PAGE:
The American College of Obstetricians and Gynecologists (ACOG) and the Centers for Disease Control and Prevention (CDC) include SOLOSEC in their guidelines for the treatment of BV2,3
Current CDC and ACOG listed oral treatments for BV2,3:
  • 500 mg oral metronidazole 2x daily for 7 days
  • Tinidazole 2 g x 2 days or 1 g x 5 days
  • Clindamycin 300 mg orally 2x daily for 7 days
  • Secnidazole 2 g single oral dose
SOLOSEC is the only single dose oral antibiotic indicated to treat BV1
Recurrent vaginal discharge could be a symptom of unidentified or inadequately treated bacterial vaginosis (BV)2
  • Non-compliance to a multiple-day metronidazole regimen is a contributing factor to persistent BV.4
  • As many as 50% of patients do NOT complete a full 7-day course of metronidazole.7
  • Non-compliance to a multiple-day metronidazole regimen is a contributing factor to persistent BV.4
  • As many as 50% of patients do NOT complete a full 7-day course of metronidazole.7
Inadequately treated BV can affect more than just your patient
BV is associated with adverse feto-maternal outcomes2:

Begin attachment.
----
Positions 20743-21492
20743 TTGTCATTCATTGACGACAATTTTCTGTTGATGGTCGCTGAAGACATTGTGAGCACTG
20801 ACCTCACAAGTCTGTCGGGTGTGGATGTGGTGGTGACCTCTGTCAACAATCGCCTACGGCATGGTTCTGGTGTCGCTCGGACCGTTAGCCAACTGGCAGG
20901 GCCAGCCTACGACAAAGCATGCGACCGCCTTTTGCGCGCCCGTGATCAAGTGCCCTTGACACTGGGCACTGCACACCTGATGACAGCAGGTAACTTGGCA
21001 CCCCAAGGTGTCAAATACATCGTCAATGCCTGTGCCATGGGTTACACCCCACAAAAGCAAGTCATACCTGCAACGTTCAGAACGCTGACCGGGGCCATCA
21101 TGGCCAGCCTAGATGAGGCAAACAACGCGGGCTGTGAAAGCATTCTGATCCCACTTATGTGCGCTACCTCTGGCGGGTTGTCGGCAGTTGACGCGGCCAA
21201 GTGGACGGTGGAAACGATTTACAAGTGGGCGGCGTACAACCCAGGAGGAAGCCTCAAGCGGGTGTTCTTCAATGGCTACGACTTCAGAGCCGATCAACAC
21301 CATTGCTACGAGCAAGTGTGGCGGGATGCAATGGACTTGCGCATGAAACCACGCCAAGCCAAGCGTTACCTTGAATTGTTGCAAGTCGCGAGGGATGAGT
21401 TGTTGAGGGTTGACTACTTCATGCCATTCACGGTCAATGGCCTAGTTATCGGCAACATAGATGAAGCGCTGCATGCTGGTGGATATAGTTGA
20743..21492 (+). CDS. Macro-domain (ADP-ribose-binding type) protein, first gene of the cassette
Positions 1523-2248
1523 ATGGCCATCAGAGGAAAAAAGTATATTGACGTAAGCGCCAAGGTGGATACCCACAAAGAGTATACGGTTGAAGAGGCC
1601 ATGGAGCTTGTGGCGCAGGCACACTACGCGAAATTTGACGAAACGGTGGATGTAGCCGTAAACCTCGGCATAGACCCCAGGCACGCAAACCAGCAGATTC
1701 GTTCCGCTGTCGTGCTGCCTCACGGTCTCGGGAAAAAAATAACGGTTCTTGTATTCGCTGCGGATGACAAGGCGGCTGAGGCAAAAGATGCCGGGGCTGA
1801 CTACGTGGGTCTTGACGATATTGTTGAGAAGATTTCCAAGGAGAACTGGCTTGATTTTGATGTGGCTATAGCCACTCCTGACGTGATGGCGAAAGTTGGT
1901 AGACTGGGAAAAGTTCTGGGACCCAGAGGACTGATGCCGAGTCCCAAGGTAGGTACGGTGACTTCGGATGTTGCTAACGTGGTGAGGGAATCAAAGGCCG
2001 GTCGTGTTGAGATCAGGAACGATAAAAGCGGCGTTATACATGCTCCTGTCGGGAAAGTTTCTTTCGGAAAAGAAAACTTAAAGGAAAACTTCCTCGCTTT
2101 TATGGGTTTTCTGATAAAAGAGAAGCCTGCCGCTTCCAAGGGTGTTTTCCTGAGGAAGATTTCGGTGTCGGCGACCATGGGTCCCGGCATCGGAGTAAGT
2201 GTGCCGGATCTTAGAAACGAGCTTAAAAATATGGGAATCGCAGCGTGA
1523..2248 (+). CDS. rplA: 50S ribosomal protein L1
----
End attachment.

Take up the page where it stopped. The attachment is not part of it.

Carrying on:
• Increased risk of infertility8
  • Increased risk of preclinical pregnancy loss8
  • Pre-term birth, premature rupture of membranes, low birth weight, chorioamnionitis, and spontaneous abortion9,10
  • Preterm labor (BV detected in 24% of women with pre-term labor in a 2012 study)11

SOLOSEC has no pregnancy restrictions.1*
* Available data on pregnancy are limited to animal studies.
Metronidazole and tinidazole are contraindicated in the first trimester of pregnancy.12,13
Metronidazole and tinidazole are contraindicated in the first trimester of pregnancy.12,13
Maternal BV was associated with increased risk among preterm infants14:
24%
increased risk for admission to NICU
Maternal BV was associated with increased risk among preterm infants14:
28%
increased risk of assisted ventilation at birth
42%
increased risk for admission to NICU
60%
increased risk for neonatal sepsis
Metronidazole and tinidazole are contraindicated in the first trimester of pregnancy.12,13
BV is associated with increased risk of other infections and complications2
2.5x
risk for pelvic inflammatory disease (PID)15
3.0x
risk for postprocedural gynecological infections16
3.2x
risk for post-hysterectomy cuff cellulitis if co-infected with trichomoniasis17